Journal of Engineering for Gas Turbines and Power; https://doi.org/10.1115/1.4052430

Abstract:
The paper presents measurements of performance conducted on a copper pads bearing (C-PB) and a steel-pads bearing (S-PB). Both bearings have the same geometry and differ on the pads' backing material, copper vs. steel. The journal diameter D=102 mm, and a bearing has five pads with length L=0.4D, nominal radial clearance 0.064 mm. The bearings operate at four shaft speeds ranging from 6 krpm to 14 krpm and under multiple specific loads ranging from 0.17 MPa to 2.1 MPa. At the highest load (on pad) and low speed, the S-PB static eccentricity is up to 37% higher than that for the C-PB. The oil exit temperature rise is similar for both bearings, the maximum difference reaches 6 °C. For all operating conditions, the pads' peak temperature rise, having a maximum difference of 5 °C to 16 °C, is larger for the S-PB. The S-PB produces a ~ 5% lower drag power loss than that in the C-PB. From dynamic load test results, the C-PB direct stiffness KYY (along the load direction) is up to 30% higher than the S-PB stiffness, while the difference in KXX between the C-PB and the S-PB ranges from 60% to 90%. Similar to the stiffness results, the C-PB produces larger direct damping coefficients; CYY and CXX are up to 25% and 40% larger than those for the S-PB.
Journal of Engineering for Gas Turbines and Power; https://doi.org/10.1115/1.4052424

Abstract:
Aircraft operators rely on gas path analysis techniques for monitoring the performance and health of their gas turbine engine assets. This is accomplished by analyzing discernable shifts in measurement parameters acquired from the engine. This paper reviews the founding mathematical principles of gas path analysis, including conventional approaches applied for estimating engine performance deterioration. Considerations for extending the application of gas path analysis techniques to Electrified Aircraft Propulsion (EAP) systems is also discussed, and simulated results from their application to an EAP concept comprised of turbomachinery and electrical system hardware is provided. Results are provided comparing the parameter estimation accuracy offered by taking a whole-system approach towards the problem setup versus that offered by analyzing each subsystem individually. For the latter, the importance of having accurate direct or inferred measurements of external mechanical torque loads placed upon turbomachinery shafts is emphasized.
Journal of Engineering for Gas Turbines and Power; https://doi.org/10.1115/1.4052426

Abstract:
The growth of renewable energy source requires reliable, durable and cheap storage technologies. In this field, the Pumped Thermal Energy Storage (PTES), is drawing some interest as it appears not to be affected by geographical limitations and use very cheap materials. PTES is less efficient than pumped hydro and batteries, but it could achieve satisfactory efficiencies, show better economic performance and be characterized by negligible environmental impacts. A PTES stores the electric energy as thermal exergy in solid packed beds, by operating two closed Brayton cycles, one for charging and the other one for discharging. Although PTES thermodynamical behavior is well understood, the interaction between the components is rarely investigated. This study investigates the impact of packed-bed behavior on turbomachines operating conditions. In this way, PTES off-design and part-load performance are estimated. A control strategy especially suited for closed Brayton cycles, i.e. the inventory control, is used to control the system. As it resulted, PTES is characterized by an excellent part-load performance, which might be a significant advantage over the competing technologies. However, the off-design operation induced by the packed-bed thermal behavior might significantly reduce the system performance and, in particular, that of the discharge phase.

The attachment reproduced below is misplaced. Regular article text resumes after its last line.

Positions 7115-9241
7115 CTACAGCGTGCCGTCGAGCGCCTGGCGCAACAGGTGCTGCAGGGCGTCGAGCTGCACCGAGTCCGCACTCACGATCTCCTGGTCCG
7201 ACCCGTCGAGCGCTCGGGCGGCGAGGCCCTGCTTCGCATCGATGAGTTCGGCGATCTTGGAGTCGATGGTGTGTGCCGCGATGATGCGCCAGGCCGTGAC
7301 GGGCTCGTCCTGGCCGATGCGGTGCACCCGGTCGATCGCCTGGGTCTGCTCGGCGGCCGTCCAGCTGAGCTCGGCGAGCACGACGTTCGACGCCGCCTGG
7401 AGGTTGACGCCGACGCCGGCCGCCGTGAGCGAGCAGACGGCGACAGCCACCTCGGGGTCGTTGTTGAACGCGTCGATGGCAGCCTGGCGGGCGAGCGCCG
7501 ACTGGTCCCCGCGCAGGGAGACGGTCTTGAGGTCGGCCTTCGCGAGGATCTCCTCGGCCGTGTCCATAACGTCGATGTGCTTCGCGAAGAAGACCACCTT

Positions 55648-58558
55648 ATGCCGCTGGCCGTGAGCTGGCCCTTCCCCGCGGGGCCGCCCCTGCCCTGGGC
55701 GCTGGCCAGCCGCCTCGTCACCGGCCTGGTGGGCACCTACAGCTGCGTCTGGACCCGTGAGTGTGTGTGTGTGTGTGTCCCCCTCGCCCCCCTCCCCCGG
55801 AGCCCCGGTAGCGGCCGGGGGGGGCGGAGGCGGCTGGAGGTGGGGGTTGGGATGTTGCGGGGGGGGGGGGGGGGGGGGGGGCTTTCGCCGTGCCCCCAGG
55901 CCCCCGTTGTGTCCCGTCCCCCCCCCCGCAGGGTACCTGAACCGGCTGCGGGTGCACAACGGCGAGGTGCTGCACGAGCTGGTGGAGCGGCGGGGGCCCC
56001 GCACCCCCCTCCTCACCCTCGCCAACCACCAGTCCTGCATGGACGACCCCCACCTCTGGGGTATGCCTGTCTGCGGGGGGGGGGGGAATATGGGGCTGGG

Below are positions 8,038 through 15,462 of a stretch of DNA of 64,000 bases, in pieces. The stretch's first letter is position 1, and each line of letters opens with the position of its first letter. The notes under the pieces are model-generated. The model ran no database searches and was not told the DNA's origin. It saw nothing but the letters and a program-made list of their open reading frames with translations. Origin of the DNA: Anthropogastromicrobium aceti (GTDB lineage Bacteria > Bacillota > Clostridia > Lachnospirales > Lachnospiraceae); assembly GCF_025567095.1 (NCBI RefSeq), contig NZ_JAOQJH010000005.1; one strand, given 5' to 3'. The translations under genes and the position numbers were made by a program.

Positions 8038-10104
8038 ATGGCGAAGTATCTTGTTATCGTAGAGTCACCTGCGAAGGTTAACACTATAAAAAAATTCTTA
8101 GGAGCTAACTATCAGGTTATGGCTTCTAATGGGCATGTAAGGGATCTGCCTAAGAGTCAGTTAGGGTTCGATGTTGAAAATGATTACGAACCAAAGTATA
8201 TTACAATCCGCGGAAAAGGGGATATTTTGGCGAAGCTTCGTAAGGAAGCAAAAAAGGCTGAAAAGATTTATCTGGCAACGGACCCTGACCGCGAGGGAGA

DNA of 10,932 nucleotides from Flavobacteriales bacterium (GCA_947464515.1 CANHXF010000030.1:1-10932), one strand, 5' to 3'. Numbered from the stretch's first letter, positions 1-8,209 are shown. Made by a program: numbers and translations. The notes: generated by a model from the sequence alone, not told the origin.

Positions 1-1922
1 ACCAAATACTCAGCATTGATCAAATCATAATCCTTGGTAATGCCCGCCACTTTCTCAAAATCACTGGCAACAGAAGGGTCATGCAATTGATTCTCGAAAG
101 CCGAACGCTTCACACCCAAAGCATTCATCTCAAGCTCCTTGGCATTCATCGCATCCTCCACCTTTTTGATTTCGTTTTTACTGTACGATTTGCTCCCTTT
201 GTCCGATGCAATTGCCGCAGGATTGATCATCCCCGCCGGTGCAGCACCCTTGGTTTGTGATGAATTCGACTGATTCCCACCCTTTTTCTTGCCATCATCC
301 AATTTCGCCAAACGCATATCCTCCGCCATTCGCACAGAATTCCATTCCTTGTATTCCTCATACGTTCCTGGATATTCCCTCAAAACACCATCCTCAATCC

Journal of Engineering for Gas Turbines and Power; https://doi.org/10.1115/1.4052425

Abstract:
Acoustic pyrometry is a widely used technique for contactless temperature measurement. It may be used in several applications, especially when high temperatures and harsh environments are involved. For instance, it has been applied to measure the temperature distribution at gas turbine outlet. This technique is based on the measurement of the time of flight of an acoustic wave through a medium. If multiple emitter-receiver couples are used, by using a computational procedure a reconstruction of a temperature map is possible. On the other hand, a full assessment of the robustness of this technique to potential errors in time of flight estimation is still missing. In this study, the impact of an inaccuracy in time of flight estimation on the reconstruction of a correct temperature map is investigated by means of a statistical approach. As a general result, it was found that when the time of flight was measured without inaccuracies, temperature estimation errors may be lowered by simply increasing the number of cells in which the estimation is performed. However, when the estimation of the time of flight is affected by errors, an optimal configuration exists that minimize the temperature estimation errors.